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Table of Contents

Memories of the Bureau, 1946 to 1962





Chapter 1: The Warren Years, 1946 to 1950

Chapter 2: International Meteorology

Chapter 3: The Timcke Years, 1950 to 1955

Chapter 4: A Year at the Massachusetts Institute of Technology
Melbourne to Cambridge, Massachusetts
Long-range Forecasting
Synoptic Meteorology
Dynamic Meteorology I, II, III
Dynamic Meteorology IV
Physical Meteorology
Audrey Joins Me in Boston
Was it Worthwhile?

Chapter 5: The Dwyer Years, 1955 to 1962

Chapter 6: A Springboard for the Future

Appendix 1: References

Appendix 2: Reports, Papers, Manuscripts

Appendix 3: Milestones

Appendix 4: Acknowledgements

Appendix 5: Summary by H. N. Warren of the Operation of the Meteorological Section of Allied Air Headquarters, Brisbane, 1942–45



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Dynamic Meteorology I, II, III (continued)

Although we did not have direct application of these equations in our daily routine, we gained a better understanding of the atmospheric mechanisms by reading these papers.

My summaries of Lorenz's lectures in dynamic meteorology occupy 35 pages of my student's notebook II and cover a similar field to Starr's lectures on Dynamic Meteorology I, but with different emphasis and lines of approach.

Compared with the university professor's image created by Starr's lectures, those by Ed Lorenz were somewhat pedestrian. Ed's somewhat unspectacular lectures were possibly a sign of his boredom in delivering them. If was many years later, when I heard him deliver the IMO lecture at a WMO Congress in the late 1960s or early 1970s that I came to appreciate the depth and breadth of his vision.

Lorenz described the use of polar and rectangular coordinates and discussed the effect on the Earth of it being an oblate spheroid rather than regular sphere. He pointed out the alternatives in considering absolute and relative motion on an Earth orbiting round, and receiving radiant energy from, the sun while losing energy through longer-wave radiation. He discussed the balance, or lack thereof of the pressure, Coriolis, and friction forces in determining motion in the atmosphere and the ideas of molecular and turbulent friction, the Ekman spiral. His lectures also covered the transport of mass, momentum and energy.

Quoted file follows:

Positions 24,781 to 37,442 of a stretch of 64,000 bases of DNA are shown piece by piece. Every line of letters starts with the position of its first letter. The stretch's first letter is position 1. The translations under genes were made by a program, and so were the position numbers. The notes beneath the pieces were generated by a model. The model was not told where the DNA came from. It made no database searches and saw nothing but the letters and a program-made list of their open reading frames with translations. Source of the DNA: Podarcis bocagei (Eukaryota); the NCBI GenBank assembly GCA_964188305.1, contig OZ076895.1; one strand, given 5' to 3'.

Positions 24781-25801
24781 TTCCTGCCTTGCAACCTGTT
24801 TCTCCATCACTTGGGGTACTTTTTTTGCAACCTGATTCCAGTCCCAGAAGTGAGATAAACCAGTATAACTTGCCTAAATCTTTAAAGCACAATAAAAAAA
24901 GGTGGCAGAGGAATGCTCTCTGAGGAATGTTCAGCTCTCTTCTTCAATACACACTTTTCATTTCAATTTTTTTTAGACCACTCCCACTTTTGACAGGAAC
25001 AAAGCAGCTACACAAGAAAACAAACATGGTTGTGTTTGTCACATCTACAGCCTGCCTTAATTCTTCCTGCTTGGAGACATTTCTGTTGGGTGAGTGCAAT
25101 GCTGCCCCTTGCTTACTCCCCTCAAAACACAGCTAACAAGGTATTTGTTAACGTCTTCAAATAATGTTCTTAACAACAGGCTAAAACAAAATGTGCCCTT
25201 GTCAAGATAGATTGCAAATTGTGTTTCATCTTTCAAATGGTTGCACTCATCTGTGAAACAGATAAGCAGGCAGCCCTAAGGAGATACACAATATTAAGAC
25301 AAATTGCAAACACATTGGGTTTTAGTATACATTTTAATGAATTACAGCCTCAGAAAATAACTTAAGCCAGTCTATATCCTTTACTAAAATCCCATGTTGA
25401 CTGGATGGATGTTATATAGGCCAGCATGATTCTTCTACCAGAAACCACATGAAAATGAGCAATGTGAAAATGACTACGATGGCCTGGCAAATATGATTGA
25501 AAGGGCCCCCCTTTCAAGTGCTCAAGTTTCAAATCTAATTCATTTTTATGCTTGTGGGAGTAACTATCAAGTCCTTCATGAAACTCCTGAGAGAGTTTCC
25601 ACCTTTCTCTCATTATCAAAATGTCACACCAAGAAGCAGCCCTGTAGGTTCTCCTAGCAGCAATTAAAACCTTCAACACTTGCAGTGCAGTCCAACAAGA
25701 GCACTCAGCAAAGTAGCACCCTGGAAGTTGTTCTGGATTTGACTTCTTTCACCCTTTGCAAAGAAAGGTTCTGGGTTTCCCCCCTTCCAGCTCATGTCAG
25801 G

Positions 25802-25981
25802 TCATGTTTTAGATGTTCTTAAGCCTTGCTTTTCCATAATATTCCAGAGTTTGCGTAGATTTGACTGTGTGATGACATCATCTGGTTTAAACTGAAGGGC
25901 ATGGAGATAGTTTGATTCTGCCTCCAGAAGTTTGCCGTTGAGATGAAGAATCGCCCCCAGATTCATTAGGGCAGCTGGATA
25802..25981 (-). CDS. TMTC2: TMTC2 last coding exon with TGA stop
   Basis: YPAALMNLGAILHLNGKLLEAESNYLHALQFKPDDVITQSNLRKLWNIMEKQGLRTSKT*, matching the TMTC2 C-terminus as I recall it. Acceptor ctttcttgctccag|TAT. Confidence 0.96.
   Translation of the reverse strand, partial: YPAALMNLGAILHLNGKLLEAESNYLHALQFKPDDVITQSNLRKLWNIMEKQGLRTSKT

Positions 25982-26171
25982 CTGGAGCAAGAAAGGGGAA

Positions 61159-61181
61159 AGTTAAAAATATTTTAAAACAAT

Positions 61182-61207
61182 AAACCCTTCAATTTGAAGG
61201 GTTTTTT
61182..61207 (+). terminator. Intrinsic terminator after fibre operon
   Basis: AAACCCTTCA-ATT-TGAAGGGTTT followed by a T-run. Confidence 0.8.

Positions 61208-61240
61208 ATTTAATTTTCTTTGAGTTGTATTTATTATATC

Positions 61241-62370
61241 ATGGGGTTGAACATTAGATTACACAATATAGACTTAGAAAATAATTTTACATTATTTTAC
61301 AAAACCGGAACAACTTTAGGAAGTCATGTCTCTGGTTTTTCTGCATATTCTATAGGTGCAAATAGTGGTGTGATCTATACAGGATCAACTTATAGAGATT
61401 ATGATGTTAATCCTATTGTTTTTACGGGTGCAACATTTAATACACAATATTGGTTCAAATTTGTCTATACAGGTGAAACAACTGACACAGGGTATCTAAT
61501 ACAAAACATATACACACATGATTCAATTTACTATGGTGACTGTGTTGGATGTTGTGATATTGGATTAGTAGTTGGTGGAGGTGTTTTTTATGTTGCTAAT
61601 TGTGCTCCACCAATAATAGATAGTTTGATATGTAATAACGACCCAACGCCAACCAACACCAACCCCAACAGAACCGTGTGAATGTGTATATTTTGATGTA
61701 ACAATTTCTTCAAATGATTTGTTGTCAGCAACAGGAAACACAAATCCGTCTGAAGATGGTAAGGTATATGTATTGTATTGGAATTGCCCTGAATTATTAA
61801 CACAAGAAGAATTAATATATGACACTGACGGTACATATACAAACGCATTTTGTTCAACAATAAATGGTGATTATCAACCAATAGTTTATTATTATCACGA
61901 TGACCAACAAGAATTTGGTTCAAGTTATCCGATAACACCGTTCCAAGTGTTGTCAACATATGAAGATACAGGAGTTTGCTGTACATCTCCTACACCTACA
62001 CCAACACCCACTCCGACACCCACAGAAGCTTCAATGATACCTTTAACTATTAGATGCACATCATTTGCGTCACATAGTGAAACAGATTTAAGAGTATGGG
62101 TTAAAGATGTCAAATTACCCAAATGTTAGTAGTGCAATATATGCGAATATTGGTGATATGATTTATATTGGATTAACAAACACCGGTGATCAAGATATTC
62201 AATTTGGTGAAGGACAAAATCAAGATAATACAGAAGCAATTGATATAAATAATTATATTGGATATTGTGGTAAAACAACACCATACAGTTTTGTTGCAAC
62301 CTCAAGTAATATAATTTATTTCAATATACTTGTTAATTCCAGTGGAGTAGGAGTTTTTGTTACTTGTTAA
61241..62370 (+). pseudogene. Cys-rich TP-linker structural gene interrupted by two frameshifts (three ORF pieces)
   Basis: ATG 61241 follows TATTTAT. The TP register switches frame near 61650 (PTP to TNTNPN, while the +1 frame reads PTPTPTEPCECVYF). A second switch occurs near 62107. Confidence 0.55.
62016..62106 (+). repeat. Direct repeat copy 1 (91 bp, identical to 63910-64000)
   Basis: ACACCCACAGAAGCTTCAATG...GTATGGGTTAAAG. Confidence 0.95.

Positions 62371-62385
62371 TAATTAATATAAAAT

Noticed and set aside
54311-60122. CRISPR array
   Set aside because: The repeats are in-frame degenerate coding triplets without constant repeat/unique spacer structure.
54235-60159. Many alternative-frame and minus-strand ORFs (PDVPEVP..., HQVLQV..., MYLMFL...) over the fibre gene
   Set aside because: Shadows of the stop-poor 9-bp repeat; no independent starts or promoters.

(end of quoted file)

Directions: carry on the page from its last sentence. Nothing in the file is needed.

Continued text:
Starr's lectures on Dynamic Meteorology III began with a list of references to be consulted which included those of G. Hadley, V. Bjerknes, H. Jeffreys, C. G. Rossby, J. Namias, and others. He pointed out that the methods of research on the general circulation of the atmosphere could be classified as observational research, dynamical research and research using models (the latter which he regarded as the most fruitful field).

He considered that mean values would not give the best picture of the general circulation and commented that "in analysing the vast bulk of observational data methods used should be based on theoretical principles—the simpler the better". He stated that "the basic discoveries of the mechanisms of the general circulation have yet to be made. Present theories are restricted by an over-simplification and as a result fall short of the truth". Starr went on to state "requirements for such a study are Newtonian laws of motion—conservation of momentum; principles of conservation of energy; and the principle of the conservation of mass".

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Gibbs, W. J. 1999 'A Very Special Family: Memories of the Bureau of Meteorology 1946 to 1962', Metarch Papers, No. 13 May 1999, Bureau of Meteorology

© Online Edition Australian Science and Technology Heritage Centre and Bureau of Meteorology 2001
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